You'll need a visualizer for this exercise. We want an object that emulates the mouthpiece while allowing us to see what's happening.
An object such a wedding ring will suffice.
Notice I say aligned teeth.
The front of your upper and lower teeth should be perfectly in line. You have to bring your lower jaw forward to achieve this alignment.
Then you're going to push your lips together and tuck them so your lips are completely hidden. Hide the soft tissue of your both your lips.
Make sure your teeth remain aligned and closed so your not putting your lips over the them. That is the main reason why you need to align and touch your teeth together first.
It is okay if the chin bunches up and everything pushes in, in an inward motion.
That's step #1.
This is where we're going to need our visualizer.
On top of step #1 above, put the seal on your lips as you would a trumpet mouthpiece and press firmly to create a nice seal. We are going to be creating a seal all around the perimeter of the ring (or visualizer).
The seal should not be firm enough to hurt your lips, but it should be a firm amount of pressure.
You can think about this as if we're forming a drum, basically. Imagine what we have so far is the skin that is going on the drum.
We are not stretching it yet, we are just attaching it first.
That ring should also feel as if it's resting equally between your top and bottom teeth. You can try this directly on your teeth first to get an idea of the sensation you expect.
You need equal weight top and bottom but on the lips which are on the teeth. So we are creating a sort of sandwich of the teeth, lips and mouthpiece.
Make sure that you do not relax your lips as you put on the ring. The idea is to make sure there is not chance of getting the flesh of the lips on the rim of the ring.
This is easily the most effective setup for players who have larger lips and they are trying to figure out how to how to fit them inside the mouthpiece.
The other reason for this is we want somewhere to stretch firm.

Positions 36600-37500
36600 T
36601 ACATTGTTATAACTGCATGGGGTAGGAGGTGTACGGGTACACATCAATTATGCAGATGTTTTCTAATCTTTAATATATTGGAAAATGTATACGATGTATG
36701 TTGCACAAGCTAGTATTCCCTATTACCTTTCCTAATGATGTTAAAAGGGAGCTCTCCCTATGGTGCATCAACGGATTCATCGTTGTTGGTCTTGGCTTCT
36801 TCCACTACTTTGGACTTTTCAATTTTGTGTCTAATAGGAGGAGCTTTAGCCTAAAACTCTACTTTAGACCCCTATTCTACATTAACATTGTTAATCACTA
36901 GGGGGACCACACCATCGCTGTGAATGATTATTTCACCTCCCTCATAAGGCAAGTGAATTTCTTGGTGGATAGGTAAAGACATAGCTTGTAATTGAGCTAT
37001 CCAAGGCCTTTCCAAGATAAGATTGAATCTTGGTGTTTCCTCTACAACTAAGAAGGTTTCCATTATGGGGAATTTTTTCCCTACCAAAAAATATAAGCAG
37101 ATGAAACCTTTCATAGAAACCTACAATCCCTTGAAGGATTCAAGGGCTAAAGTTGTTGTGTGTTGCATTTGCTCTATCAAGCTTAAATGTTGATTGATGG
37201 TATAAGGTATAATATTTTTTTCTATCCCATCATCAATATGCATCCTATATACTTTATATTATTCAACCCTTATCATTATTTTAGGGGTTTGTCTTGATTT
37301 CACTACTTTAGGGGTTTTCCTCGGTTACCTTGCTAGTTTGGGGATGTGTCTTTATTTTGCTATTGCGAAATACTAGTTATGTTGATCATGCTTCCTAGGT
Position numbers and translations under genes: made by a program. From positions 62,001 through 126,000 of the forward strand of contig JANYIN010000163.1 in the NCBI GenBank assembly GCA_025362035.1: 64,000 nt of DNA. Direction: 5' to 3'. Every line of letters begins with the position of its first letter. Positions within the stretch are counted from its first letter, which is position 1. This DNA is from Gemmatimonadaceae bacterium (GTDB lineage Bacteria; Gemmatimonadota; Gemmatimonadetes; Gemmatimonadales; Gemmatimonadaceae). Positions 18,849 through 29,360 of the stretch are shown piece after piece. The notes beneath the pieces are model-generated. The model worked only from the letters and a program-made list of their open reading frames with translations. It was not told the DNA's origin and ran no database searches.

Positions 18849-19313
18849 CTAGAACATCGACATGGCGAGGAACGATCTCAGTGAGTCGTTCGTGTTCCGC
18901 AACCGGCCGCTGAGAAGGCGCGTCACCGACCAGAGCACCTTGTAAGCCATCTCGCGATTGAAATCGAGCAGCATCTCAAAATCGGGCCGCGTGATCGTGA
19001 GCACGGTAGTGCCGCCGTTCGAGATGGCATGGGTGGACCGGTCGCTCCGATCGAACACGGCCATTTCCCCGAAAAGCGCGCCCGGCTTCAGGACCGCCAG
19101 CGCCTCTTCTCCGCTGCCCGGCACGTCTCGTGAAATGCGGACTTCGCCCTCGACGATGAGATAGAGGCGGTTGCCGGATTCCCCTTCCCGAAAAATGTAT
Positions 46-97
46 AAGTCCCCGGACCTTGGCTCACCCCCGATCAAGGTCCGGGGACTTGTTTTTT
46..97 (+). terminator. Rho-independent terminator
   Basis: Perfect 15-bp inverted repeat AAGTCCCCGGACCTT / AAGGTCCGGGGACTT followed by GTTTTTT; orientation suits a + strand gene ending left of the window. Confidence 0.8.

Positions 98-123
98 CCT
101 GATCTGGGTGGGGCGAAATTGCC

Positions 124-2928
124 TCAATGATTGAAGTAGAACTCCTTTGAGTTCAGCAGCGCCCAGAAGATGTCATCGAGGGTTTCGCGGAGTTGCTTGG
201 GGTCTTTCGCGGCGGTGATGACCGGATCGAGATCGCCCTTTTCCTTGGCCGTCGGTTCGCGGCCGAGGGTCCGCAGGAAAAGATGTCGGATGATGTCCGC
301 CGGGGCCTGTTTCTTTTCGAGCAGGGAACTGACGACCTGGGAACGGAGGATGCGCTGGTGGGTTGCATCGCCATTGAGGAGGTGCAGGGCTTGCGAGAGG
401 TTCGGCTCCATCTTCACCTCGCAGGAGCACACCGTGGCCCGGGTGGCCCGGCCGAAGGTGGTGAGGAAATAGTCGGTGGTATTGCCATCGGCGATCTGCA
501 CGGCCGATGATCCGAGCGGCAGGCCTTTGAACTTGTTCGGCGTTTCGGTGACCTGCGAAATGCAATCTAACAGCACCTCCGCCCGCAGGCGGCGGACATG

If the lips are not actually together, then at step #3 where we stretch the lips out, we won't have anywhere to go because we will already be there. We're not going to get tautness.
When you can feel the weight of the ring on both set of teeth, you will notice that part of your lips inside the ring will bulge out slightly.
This is the most important step.
We want to make sure that we are creating room between the lips for the air to vibrate as it moves through.
That room or space called the aperture is very important.
If we do not have a consistent way of creating that aperture, every single time we play, then we don't have a consistency as trumpeters.
If you don't have a consistent way of doing it, you're sort of playing a game of Russian roulette with your trumpet sound. You will have "good" days and, of course, "bad" days.
The third step is to pull the lips out.
When you do this the first time, I actually want you to do overdo the action. It's a little strange but it's hard to pass this feeling onto people of how to do it the correct way. Overdoing the action the first time is the best approach.
You're basically getting the lips out of the way, so that you can get an airstream.
Make sure that it's not just the jaw opening but that muscles are pulling the upper lip up, and the lower lip down.
If you show your top teeth, you are using the levator muscles. If you show your bottom teeth, you are using the depressor muscle. In fact, when you blow, normally, you instinctively start to use this muscles.
The pressure that we are keeping from step #2 should remain while you do this.
Without overdoing it, it's basically the same idea but you're only going to about a quarter of an inch to an eighth of an inch of space, to make sure you have just the perfect airway.
After you get this setup you can relax. You can even talk through it.
It's going to be set in place.
Don't move onto step #4 until you see that space staying there.
If you go to move the lips open, but then they are closed afterwards, you didn't stretch them enough.
When setting up step #3, you need to feel your lips moving on the rim, otherwise when you close the lips back up, you'll be left with the same non-existent space between the lips.
That's important to know and practice.
That's why we are using a visualizer in the first place.
You don't just open the mouth. You actually have to pull the lips out.
Also, when setting up step #3, beginners often make the mistake of pulling out to the side to stretch the lips out. That's not going to get the lips spaced out up and down. It just starts you on a bad habit called "smile embouchure".